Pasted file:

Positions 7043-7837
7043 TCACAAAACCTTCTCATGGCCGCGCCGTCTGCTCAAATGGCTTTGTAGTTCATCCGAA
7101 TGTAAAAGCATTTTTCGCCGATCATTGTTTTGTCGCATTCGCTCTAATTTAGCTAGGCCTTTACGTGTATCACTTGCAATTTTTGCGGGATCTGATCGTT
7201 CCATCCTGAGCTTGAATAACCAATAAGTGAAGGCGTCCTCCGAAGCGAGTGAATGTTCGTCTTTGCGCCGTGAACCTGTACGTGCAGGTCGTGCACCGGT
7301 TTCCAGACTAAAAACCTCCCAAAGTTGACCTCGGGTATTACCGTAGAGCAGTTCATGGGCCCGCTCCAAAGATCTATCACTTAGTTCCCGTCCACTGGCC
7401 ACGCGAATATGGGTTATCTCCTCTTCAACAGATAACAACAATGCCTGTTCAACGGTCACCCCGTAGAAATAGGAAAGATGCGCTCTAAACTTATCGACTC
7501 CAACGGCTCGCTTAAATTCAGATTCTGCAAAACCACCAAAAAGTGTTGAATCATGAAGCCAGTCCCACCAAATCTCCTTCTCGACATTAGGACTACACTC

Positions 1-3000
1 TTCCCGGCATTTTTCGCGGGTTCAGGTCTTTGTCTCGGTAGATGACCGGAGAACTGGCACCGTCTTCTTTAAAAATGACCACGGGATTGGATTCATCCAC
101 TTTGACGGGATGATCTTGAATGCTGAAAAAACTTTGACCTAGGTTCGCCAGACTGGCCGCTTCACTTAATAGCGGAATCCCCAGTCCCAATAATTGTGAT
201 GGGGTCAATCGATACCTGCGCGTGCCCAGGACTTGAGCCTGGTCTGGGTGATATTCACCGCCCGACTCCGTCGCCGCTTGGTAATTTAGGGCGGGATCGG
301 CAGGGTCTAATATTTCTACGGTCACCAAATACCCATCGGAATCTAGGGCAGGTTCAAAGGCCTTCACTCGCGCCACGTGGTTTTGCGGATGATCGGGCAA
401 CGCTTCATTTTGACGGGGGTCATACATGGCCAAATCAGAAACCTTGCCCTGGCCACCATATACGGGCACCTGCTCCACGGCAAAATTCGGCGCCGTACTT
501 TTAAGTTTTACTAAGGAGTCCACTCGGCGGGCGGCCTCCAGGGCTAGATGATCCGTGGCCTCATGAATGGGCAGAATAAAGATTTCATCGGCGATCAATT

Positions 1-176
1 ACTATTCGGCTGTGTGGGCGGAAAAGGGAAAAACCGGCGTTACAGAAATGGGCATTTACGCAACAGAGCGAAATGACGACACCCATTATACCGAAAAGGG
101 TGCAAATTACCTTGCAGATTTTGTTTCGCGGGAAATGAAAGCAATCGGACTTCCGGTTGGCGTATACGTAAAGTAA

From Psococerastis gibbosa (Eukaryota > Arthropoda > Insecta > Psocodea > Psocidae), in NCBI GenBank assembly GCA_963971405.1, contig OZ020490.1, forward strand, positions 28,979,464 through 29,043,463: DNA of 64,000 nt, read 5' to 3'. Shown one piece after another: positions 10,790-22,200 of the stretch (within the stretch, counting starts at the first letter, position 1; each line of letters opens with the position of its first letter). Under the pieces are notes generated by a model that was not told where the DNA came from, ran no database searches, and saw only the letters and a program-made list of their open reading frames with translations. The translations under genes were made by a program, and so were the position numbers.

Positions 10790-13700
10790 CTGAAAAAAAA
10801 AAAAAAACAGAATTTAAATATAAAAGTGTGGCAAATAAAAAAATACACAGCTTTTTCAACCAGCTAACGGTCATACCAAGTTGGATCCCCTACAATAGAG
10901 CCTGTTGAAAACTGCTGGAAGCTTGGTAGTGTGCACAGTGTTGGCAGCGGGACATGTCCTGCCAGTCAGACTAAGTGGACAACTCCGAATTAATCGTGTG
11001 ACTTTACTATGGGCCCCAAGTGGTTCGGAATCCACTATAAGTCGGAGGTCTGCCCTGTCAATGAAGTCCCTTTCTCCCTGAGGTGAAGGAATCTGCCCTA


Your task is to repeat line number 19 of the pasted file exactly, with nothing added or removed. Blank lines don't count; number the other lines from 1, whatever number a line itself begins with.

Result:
Positions 10790-13700